Billboard, Nielsen and NARM’s announced at SXSW today the launch of the first-ever subscription services “On-Demand Songs” chart, and that this data will also be included in the Billboard Hot 100, the preeminent singles chart in the United States. On-demand streaming data is now factored into the chart’s ranking, enhancing a formula that includes digital download track sales and physical singles sales, as tracked by Nielsen SoundScan; as well as radio airplay and other streaming services, as tracked by Nielsen BDS.

“Over the past ten years, we atRhapsody have known that our customers have a voracious appetite for music that spreads far beyond the genres at the top of the charts, so it’s great to see that this will finally be reflected in the Hot 100,” said Jon Maples, head of product and content programming, Rhapsody. “The measurement of actual playback of music rather than only purchase is a fundamentally different way of thinking of charting and will better reflect the true popularity of artists and songs.”

This new Billboard chart, in coordination with’s Subscription Music Work Group, and powered by Nielsen BDS, which began tracking streaming activity in 2005, measures every on-demand play request and plays from unlimited listener-controlled radio channels on MOG, Muve Music, Rdio, Rhapsody, Slacker and Spotify; data from Zune and Sony Music Unlimited is expected to be added in the coming weeks. The plays tracked for the On-Demand Songs chart include streams and tethered downloads by both paying and free/trial tier users. Through the first 70 days of 2012, Nielsen BDS has captured more than 4.5. billion audio streams.

The Hot 100 formula, in addition to tracking terrestrial radio and digital track sales, will now account for the streaming data that makes up the On-Demand Songs chart, as well as non-demand radio streams from Rhapsody and Slacker. The chart rankings will also measure plays on video request service Akoo and audio on-demand streams from MySpace and Guvera. Yahoo! radio streams and Yahoo! on-demand video plays, which were previously part of the Hot 100 formula, will continue to contribute to the chart’s ranking. The streaming data is provided to and processed by Nielsen BDS, which provides music research and monitoring services for the entertainment industry.

The first-ever No. 1 atop On-Demand Songs belongs to U.K. act fun. and its anthemic hit “We Are Young,” featuring Janelle Monae, with a total of 1.1 million streams, according to Nielsen BDS. The track also tops the re-formatted Billboard Hot 100 for a second consecutive week. The rest of the On-Demand Songs top five are as follows: “Somebody That I Used To Know” by Gotye featuring Kimbra, “Rack City” by Tyga, “Ni**as In Paris” by Jay-Z & Kanye West and “Take Care” by Drake featuring Rihanna. Each of those songs posts a better ranking on this week’s Hot 100 than it would have had the chart not undergone this week’s addition of greater streaming data. For instance, Gotye’s track ranks at No. 5 on the Hot 100, instead of No. 8, while the Drake/Rihanna collaboration re-enters the top 10 at a new peak of No. 7; it would have remained outside the top 10 under the old formula.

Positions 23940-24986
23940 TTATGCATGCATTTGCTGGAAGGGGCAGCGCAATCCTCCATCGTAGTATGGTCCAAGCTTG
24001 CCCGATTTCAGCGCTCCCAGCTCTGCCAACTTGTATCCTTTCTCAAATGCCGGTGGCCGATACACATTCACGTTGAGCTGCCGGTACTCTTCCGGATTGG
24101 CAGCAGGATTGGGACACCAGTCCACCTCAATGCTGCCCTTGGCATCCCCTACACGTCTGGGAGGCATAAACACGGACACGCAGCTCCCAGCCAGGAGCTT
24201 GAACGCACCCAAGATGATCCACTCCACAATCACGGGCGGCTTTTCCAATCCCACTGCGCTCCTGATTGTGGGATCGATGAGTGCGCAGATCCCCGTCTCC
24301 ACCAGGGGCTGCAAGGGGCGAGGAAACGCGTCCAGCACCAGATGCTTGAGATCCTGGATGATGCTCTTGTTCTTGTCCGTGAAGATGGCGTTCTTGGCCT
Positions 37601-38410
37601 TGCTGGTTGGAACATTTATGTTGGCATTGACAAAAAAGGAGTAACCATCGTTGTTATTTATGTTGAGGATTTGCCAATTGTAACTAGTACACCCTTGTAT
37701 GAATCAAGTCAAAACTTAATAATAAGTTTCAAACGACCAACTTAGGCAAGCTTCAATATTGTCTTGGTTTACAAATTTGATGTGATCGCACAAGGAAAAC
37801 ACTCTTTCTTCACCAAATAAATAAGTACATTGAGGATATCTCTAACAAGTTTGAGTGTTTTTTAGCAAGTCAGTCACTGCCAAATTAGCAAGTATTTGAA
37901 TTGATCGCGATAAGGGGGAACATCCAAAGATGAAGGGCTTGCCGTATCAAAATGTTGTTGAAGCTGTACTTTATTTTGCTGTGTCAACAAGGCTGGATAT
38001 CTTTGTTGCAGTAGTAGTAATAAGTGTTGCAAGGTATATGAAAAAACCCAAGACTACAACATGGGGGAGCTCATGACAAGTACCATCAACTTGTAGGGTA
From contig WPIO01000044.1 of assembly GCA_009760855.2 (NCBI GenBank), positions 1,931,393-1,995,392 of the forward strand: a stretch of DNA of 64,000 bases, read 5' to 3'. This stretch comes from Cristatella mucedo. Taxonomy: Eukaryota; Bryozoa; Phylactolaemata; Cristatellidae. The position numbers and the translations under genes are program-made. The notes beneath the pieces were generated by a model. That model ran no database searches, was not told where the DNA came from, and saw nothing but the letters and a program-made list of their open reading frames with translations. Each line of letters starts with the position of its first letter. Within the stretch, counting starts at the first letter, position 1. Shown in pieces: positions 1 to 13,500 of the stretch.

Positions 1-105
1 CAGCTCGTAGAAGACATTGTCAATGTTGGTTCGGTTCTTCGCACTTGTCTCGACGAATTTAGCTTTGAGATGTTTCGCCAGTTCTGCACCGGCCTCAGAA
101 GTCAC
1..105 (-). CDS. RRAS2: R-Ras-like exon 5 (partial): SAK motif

Other notable titles on the On-Demand Songs chart that are outperforming their sales rankings and airplay placements on the Hot 100’s main component charts (Digital Songs and  Radio Songs) include Tyga’s “Rack City,” Big Sean’s “Dance (A$$)” and Avicii’s “Levels.” The addition of streaming data to the Hot 100 thusly boosts these songs’ standings on that chart, as evidenced by the No. 15 rank for Tyga (instead of No. 18), the No. 40 rank for Big Sean (instead of No. 52) and the No. 66 rank for Avicii (instead of No. 80). Moreover, artists such as M83 at No. 74 (with “Midnight City”), and Skrillex at No. 83 (with “Scary Monsters and Nice Sprites”), debut and re-enter, respectively, on the Hot 100 primarily due to the influx of data from the newly incorporated streaming services. Also, a prior established hit, “You Da One” by Rihanna (No. 31 on On-Demand Songs), moves 97-76 on this week’s Hot 100, whereas it would have fallen off the chart if the list’s methodology had not been changed.